CEOS chair receives prize for Arctic climate research
Arctic Frontiers and UiT host 2020 Mohn Prize Award and Seminar
“This is a big day and an important event,” says Universitetet i Tromsø (UiT) Rector/Chancellor Dr. Anne Husebekk.
Attendees of the Arctic Frontiers Conference gather in Tromsø, Norway, honouring the Laureate of the 2020 International Mohn Prize for outstanding Arctic research. The winner of the Mohn Prize is Dr. Dorthe Dahl-Jensen, Canada Excellence Research Chair at the Centre for Earth Observation Science (CEOS), University of Manitoba, and Professor at the Niels Bohr Institute, University of Copenhagen.
The Mohn Prize is awarded in recognition of premiere Arctic research. The prize aims to put relevant issues for future Arctic development onto the national and international agenda. Nominations are put forth by members of the Arctic research community and are evaluated by an international scientific committee.
In the words of the selection committee: “Dr. Dahl-Jensen is a leading figure in one of the most important scholarly areas of particular relevance to our understanding of processes driving the ongoing dramatic transformation of the Arctic environment.
By ranking Dr. Dahl-Jensen first, the committee underscores the importance of her decades-long leadership in building, coordinating and maintaining international teams.”
Dr. Husebekk says Dr. Dahl-Jensen is a world leader in the field of cryosphere science.
“She studies the climate of the past through ice cores in order to make predictions about current and future climate change,” Dr. Husebekk succinctly summarizes the core work of Dr. Dahl-Jensen as she awards her the prize.
Dr. Dahl-Jensen thanks the selection and nomination committee before displaying why she is considered a leader in academic research, extolling the virtue of team effort.
“Drilling ice cores and getting climate results out of ice cores is certainly a teamwork, even a very interdisciplinary teamwork where we need to combine scientists with engineers with logistic people, and they have all had their part in the success of our team.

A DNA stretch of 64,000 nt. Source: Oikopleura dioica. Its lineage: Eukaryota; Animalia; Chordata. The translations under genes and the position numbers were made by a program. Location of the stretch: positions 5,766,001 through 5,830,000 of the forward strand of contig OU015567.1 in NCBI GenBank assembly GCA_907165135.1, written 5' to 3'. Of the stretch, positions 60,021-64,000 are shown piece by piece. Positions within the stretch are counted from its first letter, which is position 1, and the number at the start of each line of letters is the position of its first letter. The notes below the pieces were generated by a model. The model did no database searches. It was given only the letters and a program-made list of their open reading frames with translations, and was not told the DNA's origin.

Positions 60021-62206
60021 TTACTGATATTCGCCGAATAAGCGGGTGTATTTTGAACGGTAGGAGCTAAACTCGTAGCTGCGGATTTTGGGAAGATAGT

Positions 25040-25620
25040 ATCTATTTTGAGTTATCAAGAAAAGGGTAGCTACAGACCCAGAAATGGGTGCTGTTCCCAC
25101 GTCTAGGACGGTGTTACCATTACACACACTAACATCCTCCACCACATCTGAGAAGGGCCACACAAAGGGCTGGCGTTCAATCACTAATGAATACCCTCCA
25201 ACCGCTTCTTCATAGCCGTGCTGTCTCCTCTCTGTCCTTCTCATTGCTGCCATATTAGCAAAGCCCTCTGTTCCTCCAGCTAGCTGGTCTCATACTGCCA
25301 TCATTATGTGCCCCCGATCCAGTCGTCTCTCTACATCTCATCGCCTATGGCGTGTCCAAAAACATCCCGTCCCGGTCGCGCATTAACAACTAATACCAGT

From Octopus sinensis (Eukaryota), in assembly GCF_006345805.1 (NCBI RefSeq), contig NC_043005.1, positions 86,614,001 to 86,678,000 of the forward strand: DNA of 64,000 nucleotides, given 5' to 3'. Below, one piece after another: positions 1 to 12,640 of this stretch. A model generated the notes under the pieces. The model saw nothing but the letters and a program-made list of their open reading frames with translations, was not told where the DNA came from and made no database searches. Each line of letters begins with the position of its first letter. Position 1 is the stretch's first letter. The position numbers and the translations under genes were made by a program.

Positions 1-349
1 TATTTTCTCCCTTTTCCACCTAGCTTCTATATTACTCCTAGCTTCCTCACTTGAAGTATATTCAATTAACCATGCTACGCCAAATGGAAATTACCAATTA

I also want to acknowledge that I’ve been welcomed into a new and fantastic research team at the University of Manitoba”, Dr. Dahl-Jensen adds. “This is a world-leading group in sea ice research which I would like to combine with freshwater and the importance for people. And I would also like to thank the research group at the University of Manitoba for being so welcoming.”
The award ceremony was followed by the 2020 Mohn Prize Seminar: Climate Change in the Arctic. View the full seminar, or by the time stamps below:
0:13-0:23 – Professor Steinar Thorvaldsen, UiT The Arctic University of Norway, “Henrik Mohn (1835-1916) – The founder of Norwegian research in meteorology and physical oceanography”
0:23-1:05 – Lecture by the laureate Professor Dorthe Dahl-Jensen, Canada Excellence Research Chair, CEOS, University of Manitoba; Villum Investigator of Physics of Ice, Niels Bohr Institute, University of Copenhagen, “Can abrupt climate changes happen again?”
1:05-1:30 – Professor Matthias Forwick, Department of Geosciences, UiT The Arctic University of Norway, “Long-term environmental changes in the Arctic – insights from geological drill cores”
1:30-2:00 – Professor Inger Greve Alsos, The Arctic University Museum of Norway, UiT The Arctic University of Norway, “Long-term effect of climate change on arctic vegetation: new knowledge based on ancient DNA”
2:35-3:05 – Professor Søren Rysgaard, Canada Excellence Research Chair in Arctic Geomicrobiology and Climate Change at CEOS, University of Manitoba; Department of Bioscience – Arctic Research Centre, Aarhus University, “An updated view on water masses on the pan-West Greenland continental shelf and their link to proglacial fjords”
3:05-3:30 – Professor David Barber, Canada Research Chair in Arctic System Science, Professor and Associate Dean (research), CEOS, University of Manitoba, “What does Climate change have to do with Sea Ice, Glaciers, Bromine and Freshwater-Marine coupling in the Arctic”
3:30-End – Professor Rasmus Gjedssø Bertelsen, Barents Chair in Politics, Department of Social Sciences, UiT The Arctic University of Norway, “Science diplomacy and climate change”